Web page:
Poetry by Marcus Slease

Art: Salvador Dalí


After Salvador Dalí’s painting Burning Giraffe, 1937

Flowers devour a man. It floats and sinks. Floats and sinks. A river of red runs through it. Close your eyes. Are you only dreaming. Houseflies and horseflies hang on joints of meat teaching their young to fly. The windows sweat and sweat. Hard rain on the outside. Warm air on the inside. When you ain’t got no flowers, you got the blues. When you ain’t got no flowers, you got the blues. When you ain’t got no flowers, you got the blues. When you ain’t got no flowers, you got the blues. A burning giraffe in the distance. Sprinkle it with dew and a miracle or two. Wrap it in a sigh. Soak it in the sun. It sinks and floats. Sinks and floats. It is eternal flame and sunshine thru the rain.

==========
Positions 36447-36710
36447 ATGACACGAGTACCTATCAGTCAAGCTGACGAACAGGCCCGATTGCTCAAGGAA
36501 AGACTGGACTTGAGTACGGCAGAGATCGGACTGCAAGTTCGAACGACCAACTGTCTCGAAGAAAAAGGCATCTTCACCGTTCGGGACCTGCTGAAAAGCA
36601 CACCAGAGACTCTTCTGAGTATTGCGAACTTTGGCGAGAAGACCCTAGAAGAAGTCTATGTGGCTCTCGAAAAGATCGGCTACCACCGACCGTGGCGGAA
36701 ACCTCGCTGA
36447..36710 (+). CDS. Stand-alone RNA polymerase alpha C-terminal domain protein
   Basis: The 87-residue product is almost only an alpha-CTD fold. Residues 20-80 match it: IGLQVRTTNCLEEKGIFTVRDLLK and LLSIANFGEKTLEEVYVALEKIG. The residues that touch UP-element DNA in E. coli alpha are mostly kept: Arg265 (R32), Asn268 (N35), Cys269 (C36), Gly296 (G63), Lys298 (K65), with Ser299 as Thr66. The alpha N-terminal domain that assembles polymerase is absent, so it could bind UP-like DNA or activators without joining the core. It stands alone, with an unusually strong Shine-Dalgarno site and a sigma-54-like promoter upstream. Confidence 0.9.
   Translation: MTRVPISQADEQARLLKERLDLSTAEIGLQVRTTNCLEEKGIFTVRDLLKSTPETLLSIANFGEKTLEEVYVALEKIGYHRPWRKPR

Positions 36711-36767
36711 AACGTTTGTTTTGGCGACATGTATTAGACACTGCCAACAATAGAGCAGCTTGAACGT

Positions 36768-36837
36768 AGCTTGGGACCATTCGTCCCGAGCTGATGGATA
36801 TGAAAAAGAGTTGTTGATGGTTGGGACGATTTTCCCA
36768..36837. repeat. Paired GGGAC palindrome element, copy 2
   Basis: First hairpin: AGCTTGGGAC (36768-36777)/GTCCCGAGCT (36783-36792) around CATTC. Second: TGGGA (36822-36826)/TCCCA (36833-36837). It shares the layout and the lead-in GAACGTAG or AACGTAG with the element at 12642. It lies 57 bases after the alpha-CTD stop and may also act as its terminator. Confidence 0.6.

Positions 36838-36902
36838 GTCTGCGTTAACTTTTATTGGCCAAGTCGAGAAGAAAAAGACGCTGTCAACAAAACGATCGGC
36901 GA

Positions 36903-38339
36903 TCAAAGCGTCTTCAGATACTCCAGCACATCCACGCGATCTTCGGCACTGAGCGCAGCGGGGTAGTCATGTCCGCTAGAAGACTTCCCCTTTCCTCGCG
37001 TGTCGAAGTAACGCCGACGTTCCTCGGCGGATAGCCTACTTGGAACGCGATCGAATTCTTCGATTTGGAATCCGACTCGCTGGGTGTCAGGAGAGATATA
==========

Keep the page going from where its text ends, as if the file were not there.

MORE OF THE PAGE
Night comes and they re-enter the land of mustard. There is a mustard wheel. You can ride the mustard wheel in a glass cage to get a bird’s eye view of the financial capital. There is fancy mustard straight from the heavens. There is ancient mustard straight from the earth. There is artificially enhanced mustard. Skeleton trees and smog holes. Smudged hoof prints in the sand.

Marcus Slease is a (mostly) surrealist and fabulist writer from Portadown, N. Ireland and Utah. His writing has been nominated for a Pushcart Prize, featured in the Best British Poetry series, translated into Polish and Danish, and has appeared, or will appear, in Tin House, Empty Mirror, Poetry, and Fence. His latest book is Play Yr Kardz Right. He lives in Madrid, Spain. You can find him on Instagram @jjmars24 and also on his website

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